"I eat meat because I don't see a point in consuming the morally impeccable vegetables",said one of my closest childhood friends to me a couple of weeks ago. It's quite a puzzling statement at the first sight - don't you think? Granted, for it to have any value as a "justification" one has to accept the premise (or: implication) that the preservation of "moral impeccability" itself should be taken as a moral compass for morally impeccable acts. Let me rephrase the implication, so that I myself could understand it: if you want to act in a "good" way you should try to avoid harming "good". Yippee! We've made a perfect 360°circle - and now triumphantly have every right to proclaim that absolutely everything can be that "good"...
That, of course, is the whole point of the quotation above. My friend likes to come up with similar statements to show the complete relativity of so called "moral acts". His formal reasoning is impeccable in deed - but I still disagree. Why? I'll tell you in a minute :)
43% of the EU population voted - ca. 7% against EuropeFirst let me recall last weekend and the rather frustrating statement of Europe and its people: "We don't care about the EU!" - might be a slightly exaggerated version of it. However, taking into account the non-voters you'll find about 2/3 of the EU-population (at least those having a voice) saying "I don't care about" or "I don't like the EU". Is there a point in blaming anyone for beeing disappointed with the EU or not sharing the ideal of transnational politics? I don't think so. Because the only possible grounds for this would be moral ones - and as we've seen above absolute moral grounds don't exist, right ?...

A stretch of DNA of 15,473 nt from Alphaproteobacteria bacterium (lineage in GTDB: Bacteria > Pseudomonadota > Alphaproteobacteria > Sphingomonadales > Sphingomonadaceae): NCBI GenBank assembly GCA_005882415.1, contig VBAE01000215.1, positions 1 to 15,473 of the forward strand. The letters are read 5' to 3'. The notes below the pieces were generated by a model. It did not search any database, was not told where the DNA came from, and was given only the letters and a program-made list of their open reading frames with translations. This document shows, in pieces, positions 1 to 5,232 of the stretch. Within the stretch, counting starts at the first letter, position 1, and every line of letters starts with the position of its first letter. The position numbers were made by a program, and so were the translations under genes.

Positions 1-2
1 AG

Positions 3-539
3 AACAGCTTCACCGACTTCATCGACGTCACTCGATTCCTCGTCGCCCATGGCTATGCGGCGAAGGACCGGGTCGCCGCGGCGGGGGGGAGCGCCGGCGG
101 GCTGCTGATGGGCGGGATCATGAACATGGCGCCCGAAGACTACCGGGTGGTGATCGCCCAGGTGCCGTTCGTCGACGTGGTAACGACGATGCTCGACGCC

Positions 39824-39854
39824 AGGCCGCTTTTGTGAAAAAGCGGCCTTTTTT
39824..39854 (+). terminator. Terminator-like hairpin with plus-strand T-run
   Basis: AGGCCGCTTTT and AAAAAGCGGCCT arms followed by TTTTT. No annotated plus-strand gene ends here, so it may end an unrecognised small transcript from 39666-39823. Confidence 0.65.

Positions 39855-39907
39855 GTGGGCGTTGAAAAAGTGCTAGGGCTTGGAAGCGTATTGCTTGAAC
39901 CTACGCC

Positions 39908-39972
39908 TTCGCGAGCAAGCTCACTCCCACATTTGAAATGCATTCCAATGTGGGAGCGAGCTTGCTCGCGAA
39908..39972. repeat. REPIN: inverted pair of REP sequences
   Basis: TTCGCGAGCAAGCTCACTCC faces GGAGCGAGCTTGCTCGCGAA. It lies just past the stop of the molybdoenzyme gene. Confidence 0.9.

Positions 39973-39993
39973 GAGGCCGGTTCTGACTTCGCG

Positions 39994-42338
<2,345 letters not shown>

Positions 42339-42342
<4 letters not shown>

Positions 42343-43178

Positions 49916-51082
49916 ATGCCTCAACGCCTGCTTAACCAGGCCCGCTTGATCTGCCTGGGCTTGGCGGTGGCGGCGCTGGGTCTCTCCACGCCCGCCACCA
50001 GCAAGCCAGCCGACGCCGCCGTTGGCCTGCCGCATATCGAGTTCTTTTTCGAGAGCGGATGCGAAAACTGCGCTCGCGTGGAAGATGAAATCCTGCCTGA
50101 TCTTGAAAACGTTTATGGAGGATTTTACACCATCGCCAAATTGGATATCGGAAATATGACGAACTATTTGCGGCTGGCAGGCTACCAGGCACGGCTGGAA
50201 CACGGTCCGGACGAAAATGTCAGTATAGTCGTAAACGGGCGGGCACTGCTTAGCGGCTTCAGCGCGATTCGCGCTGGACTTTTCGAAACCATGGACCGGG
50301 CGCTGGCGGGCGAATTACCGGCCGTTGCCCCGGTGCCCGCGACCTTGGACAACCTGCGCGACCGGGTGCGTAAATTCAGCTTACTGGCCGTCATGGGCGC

a Horseman in the SkyI wonder how many of you know this short story by Ambrose Bierce. I'd suggest you to read it on your own if you liked to - because writing a summary of a short story is like squeezing out the water of a watermelon.
For the sake of this post only one piece of information is important: a young soldier is faced with a decision to make - and surprise, surprise... he hesitates. He starts fighting with himself (his conscience?!) and in the end forces himself to decide.
This very small word is all you need to show that moral grounds are inevitably human. We all need somekind of moral compass to make decisions. Even my friend, who suggests that all there is serves only the need to survive couldn't disagree: because "not making any kind of decision" or "deciding arbitrarily" are , of course, a kind of decision. Still there is no logical objection possible to the subjectiveness of morality - right?
After all, whether "not caring about" or "not liking" the EU is morally "wrong" is merely a question of perspective.
Yet there are certain cases where things are not that easy. Think of concepts like "pain", "well-being" or the most fundamental one "life" - which in its essence is the avoidance of "pain" and the promotion of "well being". If you deny the existence of "life", of course, then there is no point in anything. But if you do let "life" into your life - well, there you go: the absolute moral compass for everybody.
Going back to where we started, you still could try to justify a general "preference of meat over vegetables" on absolute moral grounds - but this creates a completely different basis opening the door for concepts like compassion, unity and love.